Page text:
Griffin signed a statement calling on the NCAA to oppose the new law, which was also assailed by other groups and prominent voices. Equality NC’s executive director said lawmakers “enshrined discrimination into North Carolina law,” while the American Civil Liberties Union of North Carolina said lawmakers “should be ashamed” of the measure. The Charlotte Observer’s editorial board said the new bill “does not do one thing to protect the LGBT community and locks in H.B. 2’s most basic and offensive provision,” while the New York Times editorial board weighed in by calling Cooper’s decision to sign the law “mystifying.”

Why North Carolina abruptly flip-flopped on its ‘bathroom bill’

McCrory had endorsed the compromise bill late Wednesday when the state’s top Republican lawmakers and Cooper announced that they had reached a deal. In an interview Thursday after the bill was passed, McCrory both agreed with and mocked the groups that had assailed him last year.

“The fact of the matter is, they did not get a full repeal of H.B. 2,” McCrory said during an interview Thursday with Tony Perkins, president of the conservative Family Research Council. The interview was first reported by the Charlotte Observer.

“They do not have the power at the local level to change the definition of gender, which is really what it comes down to, are we going to change the definition of gender or not?” McCrory said. “And that shouldn’t be a decision made by a mayor or a governor or the NCAA. That’s not their right to make that decision. This is going to end up going to the Supreme Court.”

McCrory had forcefully defended the bill after signing it, even as the legislation came to define North Carolina in the public eye and cost the state jobs and tourism revenue. He also continued to argue for the law after Cooper ousted him from office last year following a campaign in which the bathroom bill played a major role, a fact McCrory acknowledged during his interview with Perkins.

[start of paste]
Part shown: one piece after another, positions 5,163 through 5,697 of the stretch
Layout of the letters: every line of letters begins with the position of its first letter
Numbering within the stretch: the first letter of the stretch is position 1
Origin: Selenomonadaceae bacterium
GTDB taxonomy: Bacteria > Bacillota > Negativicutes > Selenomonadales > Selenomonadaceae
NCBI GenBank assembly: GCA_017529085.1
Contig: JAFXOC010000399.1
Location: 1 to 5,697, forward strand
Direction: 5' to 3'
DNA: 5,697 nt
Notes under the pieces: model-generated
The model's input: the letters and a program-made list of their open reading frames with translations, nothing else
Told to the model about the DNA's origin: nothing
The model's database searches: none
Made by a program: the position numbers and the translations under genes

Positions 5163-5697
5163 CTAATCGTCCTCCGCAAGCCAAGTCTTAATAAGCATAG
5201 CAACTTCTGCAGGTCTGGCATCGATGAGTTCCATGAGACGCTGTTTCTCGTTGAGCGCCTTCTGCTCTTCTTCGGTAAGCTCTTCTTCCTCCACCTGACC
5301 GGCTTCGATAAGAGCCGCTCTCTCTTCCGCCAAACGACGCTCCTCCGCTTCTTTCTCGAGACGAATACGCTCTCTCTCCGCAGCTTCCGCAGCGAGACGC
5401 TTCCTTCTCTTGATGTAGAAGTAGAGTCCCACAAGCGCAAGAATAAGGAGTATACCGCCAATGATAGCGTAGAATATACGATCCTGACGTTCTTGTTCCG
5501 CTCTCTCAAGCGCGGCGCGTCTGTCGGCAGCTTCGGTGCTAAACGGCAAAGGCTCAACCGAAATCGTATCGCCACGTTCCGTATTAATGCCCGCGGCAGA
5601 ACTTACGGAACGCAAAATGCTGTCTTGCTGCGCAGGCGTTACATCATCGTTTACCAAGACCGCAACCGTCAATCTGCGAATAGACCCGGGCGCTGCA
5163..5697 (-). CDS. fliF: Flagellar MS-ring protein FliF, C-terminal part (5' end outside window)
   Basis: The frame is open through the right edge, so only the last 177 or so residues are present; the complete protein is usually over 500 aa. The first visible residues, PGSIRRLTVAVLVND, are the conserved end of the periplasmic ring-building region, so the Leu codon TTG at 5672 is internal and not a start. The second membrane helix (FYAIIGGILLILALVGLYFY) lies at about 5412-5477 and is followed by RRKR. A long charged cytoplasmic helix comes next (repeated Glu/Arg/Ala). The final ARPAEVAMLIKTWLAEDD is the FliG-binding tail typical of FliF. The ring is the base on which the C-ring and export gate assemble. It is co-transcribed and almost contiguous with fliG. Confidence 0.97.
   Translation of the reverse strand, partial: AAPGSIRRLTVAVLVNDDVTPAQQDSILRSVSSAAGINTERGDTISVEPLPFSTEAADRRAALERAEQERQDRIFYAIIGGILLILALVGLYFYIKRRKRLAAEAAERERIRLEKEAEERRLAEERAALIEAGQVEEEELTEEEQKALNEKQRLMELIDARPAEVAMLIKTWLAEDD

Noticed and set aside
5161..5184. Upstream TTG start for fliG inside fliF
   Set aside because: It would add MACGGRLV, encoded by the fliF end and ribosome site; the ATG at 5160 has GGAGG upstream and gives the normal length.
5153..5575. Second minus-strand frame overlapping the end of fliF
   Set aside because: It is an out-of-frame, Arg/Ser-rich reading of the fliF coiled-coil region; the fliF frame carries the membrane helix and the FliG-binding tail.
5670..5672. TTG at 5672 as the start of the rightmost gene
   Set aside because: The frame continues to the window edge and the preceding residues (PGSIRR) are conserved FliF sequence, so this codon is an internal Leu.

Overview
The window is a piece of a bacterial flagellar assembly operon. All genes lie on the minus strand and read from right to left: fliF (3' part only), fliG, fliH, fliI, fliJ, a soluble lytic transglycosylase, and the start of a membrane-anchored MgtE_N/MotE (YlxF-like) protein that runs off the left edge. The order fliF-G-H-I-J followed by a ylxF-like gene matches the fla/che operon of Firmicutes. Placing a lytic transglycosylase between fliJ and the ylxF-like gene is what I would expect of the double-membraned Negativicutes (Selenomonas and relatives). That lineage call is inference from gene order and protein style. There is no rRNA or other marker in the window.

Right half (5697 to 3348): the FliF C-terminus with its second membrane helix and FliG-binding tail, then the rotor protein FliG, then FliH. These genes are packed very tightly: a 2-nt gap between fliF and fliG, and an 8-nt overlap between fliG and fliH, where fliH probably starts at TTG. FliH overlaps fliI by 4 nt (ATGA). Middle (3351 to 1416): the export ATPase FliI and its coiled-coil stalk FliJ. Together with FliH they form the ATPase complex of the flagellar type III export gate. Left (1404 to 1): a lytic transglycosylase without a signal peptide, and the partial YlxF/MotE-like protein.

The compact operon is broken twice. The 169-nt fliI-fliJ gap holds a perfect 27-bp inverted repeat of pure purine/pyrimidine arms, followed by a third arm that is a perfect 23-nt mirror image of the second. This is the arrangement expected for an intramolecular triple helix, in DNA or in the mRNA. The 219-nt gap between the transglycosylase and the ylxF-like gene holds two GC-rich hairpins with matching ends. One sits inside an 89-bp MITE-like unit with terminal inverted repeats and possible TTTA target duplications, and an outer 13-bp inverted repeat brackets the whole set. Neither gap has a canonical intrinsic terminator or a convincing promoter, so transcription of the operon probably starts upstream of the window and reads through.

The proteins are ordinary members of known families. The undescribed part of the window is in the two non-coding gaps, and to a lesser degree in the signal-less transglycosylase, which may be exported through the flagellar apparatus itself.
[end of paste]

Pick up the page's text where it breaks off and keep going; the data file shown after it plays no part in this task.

Cooper “got elected on this issue, many say, and raised millions of dollars on this issue,” McCrory said. But, noting that the groups opposing H.B. 2 were also opposing the new law signed by Cooper, he added: “The same protesters that protested me are now protesting the current governor.”

In response, a spokeswoman for Cooper rejected McCrory’s commentary on the issue and argued that the governor would continue to work toward strengthening protections for North Carolina’s LGBT communities.

“Pat McCrory doesn’t have any credibility on the issue as the person who signed the law that got North Carolina into this mess,” Sadie Weiner, a spokeswoman for Cooper, said in a statement. “Governor Cooper signed the new law that repealed H.B. 2 saying it is a step forward but not the only step. He supports statewide protections for LGBT North Carolinians and will keep working for them.”

Cooper’s office also provided a fact sheet noting that in addition to revoking the bathroom provisions, the new law allows local governments to set wages and nondiscrimination policies for employees as well as city contractors. The fact sheet also noted that the prohibition on local nondiscrimination ordinances is temporary and is set to expire in December 2020, a month after North Carolina’s next gubernatorial election.

Since leaving office, McCrory had said that he was unable to find work due to H.B. 2, saying in a podcast interview, “People are reluctant to hire me, because, ‘Oh my God, he’s a bigot’ — which is the last thing I am.” He told the Raleigh News & Observer earlier this month that he had been working as a consultant and taken advisory board positions.

Further reading:

NCAA will review North Carolina’s rollback of bathroom law, decide next week on future events

North Carolina lawmakers previously debated repealing the law, but that fell through

‘Not about bathrooms’: Critics decry North Carolina law’s lesser-known elements

‘People were tired’: How North Carolina’s last-minute deal to repeal the bathroom bill came together